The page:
How to help a toddler with separation anxiety

separation anxiety

Watching your little one cry as you wave goodbye is one of the hardest things about parenting. Not only is it heartbreaking to see your toddler upset, but their separation anxiety also brings a wave of guilt about having to leave in the first place.

The good news is that it gets easier (for both you and your little one). The bad news is that there’s no ‘one-size-fits-all-toddlers’ solution. But hopefully, these tips will help steer you and your little one towards more regular tear-free goodbyes.

Put mummy guilt in its place

Mummy guilt is a jerk of a thing and one that we really don’t need. But that doesn’t stop mummy guilt from lingering around, filling our minds with evil thoughts and making us feel like the worst mums ever, simply because we have to go to work, or to the shops, or to the toilet.

The first thing you need to do is take mummy guilt and send it packing. As soon as you feel that wave of guilt flutter through your body, tell it to buzz off. Seriously, it’s not warranted.

Explain the who, what, where and why

Toddlers may not be able to understand everything you say (thank God), but they do comprehend a lot more than you may think. So don’t keep your toddler out of the loop.

Explain the situation – where you are going (Mummy has to go to work); why you are going (Mummy needs to make money so we can play on the weekend); what they will be doing (You get to go to daycare and play); and who they will be with (You will be with all your little friends and Miss Swan).

And, most importantly, always reassure your child that you will be coming back.

Develop a goodbye routine

Toddlers thrive on routine. Whenever you have to leave, make it into a step-by-step process and get your toddler involved. Let them choose your outfit (haha, just kidding, that won’t end well).

But you can keep them busy during the getting ready process by letting them help pack their lunch and pick out their shoes. Keep a routine for drop off as well.

Put away their belongings together, then draw a picture or share a story before it’s time to say goodbye.

Get them settled

It’s going to be a lot harder to say goodbye when your child is lost for what to do. Ensure that he is busy doing something – playing with the other kids, working on a project, or even sitting with the teacher, before you make your exit.

Provide a peace offering

A peace offering is a little trinket or memento that your little one can keep with them when you leave – a photo of you, one of your (old) necklaces, a (clean) sock, even – something that they can reach for or pull out of their backpack if they feel scared.

Focus on the aftermath

Provide your child with something to look forward to – when mummy comes and gets you, we can go to the park/play a game/build a puzzle.

separation anxiety

Consider their point of view…and work from there

Why is your child anxious when you leave? Many experts suggest that a child with separation anxiety doesn’t feel secure or stable. He doesn’t trust that you will come back.

And this is probably the best way to make a mum who does have a child with separation anxiety feel like she is doing everything wrong.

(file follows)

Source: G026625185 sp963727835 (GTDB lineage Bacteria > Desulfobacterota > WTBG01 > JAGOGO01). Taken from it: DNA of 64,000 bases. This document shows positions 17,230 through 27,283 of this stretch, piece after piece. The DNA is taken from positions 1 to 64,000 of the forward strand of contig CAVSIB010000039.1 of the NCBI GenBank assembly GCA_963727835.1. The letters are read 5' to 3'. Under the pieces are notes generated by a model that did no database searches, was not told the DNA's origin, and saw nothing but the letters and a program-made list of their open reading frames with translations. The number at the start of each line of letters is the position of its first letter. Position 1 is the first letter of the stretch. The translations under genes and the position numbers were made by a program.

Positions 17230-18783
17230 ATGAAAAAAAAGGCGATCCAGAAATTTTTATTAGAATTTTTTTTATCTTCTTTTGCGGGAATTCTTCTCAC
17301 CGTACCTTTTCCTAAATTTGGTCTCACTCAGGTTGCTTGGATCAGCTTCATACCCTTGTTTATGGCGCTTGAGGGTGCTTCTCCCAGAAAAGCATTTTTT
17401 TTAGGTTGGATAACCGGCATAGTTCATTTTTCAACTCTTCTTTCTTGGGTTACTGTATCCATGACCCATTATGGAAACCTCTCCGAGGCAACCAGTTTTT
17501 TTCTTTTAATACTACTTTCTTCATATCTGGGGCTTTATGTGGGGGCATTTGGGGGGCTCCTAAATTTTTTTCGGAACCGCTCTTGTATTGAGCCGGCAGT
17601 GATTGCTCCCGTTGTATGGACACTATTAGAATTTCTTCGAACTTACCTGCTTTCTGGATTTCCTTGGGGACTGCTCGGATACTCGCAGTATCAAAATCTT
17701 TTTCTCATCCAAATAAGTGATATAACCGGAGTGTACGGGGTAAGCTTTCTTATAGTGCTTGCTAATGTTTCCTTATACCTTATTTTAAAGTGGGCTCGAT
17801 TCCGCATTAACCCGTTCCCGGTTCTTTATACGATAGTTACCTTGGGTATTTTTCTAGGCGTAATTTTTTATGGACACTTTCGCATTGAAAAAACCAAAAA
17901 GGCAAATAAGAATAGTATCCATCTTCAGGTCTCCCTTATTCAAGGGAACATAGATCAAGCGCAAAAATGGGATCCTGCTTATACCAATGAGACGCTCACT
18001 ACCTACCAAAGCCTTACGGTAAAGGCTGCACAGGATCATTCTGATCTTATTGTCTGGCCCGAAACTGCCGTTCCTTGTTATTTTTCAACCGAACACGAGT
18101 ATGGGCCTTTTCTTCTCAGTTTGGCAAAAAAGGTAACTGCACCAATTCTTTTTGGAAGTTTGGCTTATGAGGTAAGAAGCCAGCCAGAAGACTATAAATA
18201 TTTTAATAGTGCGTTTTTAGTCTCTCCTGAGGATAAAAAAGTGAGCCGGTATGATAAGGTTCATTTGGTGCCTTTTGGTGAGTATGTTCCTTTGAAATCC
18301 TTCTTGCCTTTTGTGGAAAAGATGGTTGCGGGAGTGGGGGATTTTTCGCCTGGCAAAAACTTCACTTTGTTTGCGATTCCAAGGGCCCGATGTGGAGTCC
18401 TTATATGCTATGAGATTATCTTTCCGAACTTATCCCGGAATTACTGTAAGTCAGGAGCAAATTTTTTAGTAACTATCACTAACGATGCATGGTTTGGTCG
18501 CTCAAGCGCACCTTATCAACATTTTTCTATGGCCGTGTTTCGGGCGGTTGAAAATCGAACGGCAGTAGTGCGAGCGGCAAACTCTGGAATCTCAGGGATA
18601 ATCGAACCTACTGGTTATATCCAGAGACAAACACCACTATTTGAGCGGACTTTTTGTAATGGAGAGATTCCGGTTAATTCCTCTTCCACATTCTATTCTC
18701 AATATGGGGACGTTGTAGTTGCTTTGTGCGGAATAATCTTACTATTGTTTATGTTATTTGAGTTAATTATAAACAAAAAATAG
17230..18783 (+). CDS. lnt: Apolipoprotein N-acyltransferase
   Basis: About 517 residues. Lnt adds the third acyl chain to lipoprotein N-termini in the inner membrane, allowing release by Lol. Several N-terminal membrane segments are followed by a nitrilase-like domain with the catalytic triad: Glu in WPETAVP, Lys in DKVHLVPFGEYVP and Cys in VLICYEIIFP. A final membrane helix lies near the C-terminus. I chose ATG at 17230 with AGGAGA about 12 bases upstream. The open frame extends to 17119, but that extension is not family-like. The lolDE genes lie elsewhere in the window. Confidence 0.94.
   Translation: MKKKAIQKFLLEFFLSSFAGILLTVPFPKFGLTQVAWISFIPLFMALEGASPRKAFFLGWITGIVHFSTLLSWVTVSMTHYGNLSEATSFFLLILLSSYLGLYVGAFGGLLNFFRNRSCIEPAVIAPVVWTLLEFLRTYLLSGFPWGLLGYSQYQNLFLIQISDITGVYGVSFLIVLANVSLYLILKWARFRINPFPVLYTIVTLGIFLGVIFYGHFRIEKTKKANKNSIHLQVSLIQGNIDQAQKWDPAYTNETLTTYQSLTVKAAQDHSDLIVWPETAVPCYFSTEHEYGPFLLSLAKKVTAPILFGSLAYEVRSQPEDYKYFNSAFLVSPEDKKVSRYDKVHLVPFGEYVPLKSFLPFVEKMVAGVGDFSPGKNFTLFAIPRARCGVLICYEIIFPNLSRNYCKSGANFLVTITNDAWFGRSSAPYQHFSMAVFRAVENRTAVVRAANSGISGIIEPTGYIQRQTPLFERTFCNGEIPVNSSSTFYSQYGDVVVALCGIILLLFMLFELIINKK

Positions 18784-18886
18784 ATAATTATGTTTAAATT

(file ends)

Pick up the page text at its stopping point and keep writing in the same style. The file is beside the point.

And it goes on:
So, ignore it.

Some children just really like spending time with their mums. Why? Because mum is what they are used to. And mum is comfortable, safe, and fun. Why wouldn’t your toddler want to hang out with you over anyone else?

Some children have an anxious temperament, are more reserved, are less comfortable in new situations and need more reassurance than others. And many children also have anxiety disorders that go undiagnosed.

So stop blaming yourself and consider your child’s personality. An introverted child is probably going to have more trouble letting go than an extroverted one. And, if the separation anxiety appears to be causing major concern, then make an appointment with a doctor to discuss a solution catered to your situation.

Don’t look back (most of the time)

When you drop your toddler off, kiss them, say goodbye and walk away, even if they scream for you to come back or the daycare providers have to pull them off your leg.

In most instances, they will be completely content in a few minutes. Call to check if you are concerned.

But, sometimes, do look back

Experts don’t agree with me on this one but I don’t care. Because all parents get to choose what’s right for them and, sometimes, what’s right is to give in to one more cuddle, to offer them five more minutes, and to stay a little longer….

If it feels right to you, then do it.

toddler holding hands with parent

Accept that leaving your child is part of life

Separation anxiety sucks. It’s hard on you. It’s hard on your toddler. And it’s hard on the caregivers who have to rip your child out of your grasp. But it’s all part of parenting. And no one said it was going to be easy! Rewarding, yes. Worth it, yes. But easy? No.

Know that it gets easier with time

Both my children suffered (okay… suffer) from separation anxiety. While with the first child it was almost impossible to leave, by the second child I was used to the crocodile tears and able to take a deep breath and walk away without breaking down.

So, from one mum to another, it does get easier with time, practice and constant reminders that you are not screwing them up by leaving for the day.

After all, absence makes the heart grow fonder. And once you return to your little one, both of you will be more than ready to make up for lost time.

Oh, if and if your little one is prone to chucking a wobbly when you’re out and about, check our article about how to deal with toddler tantrums in public.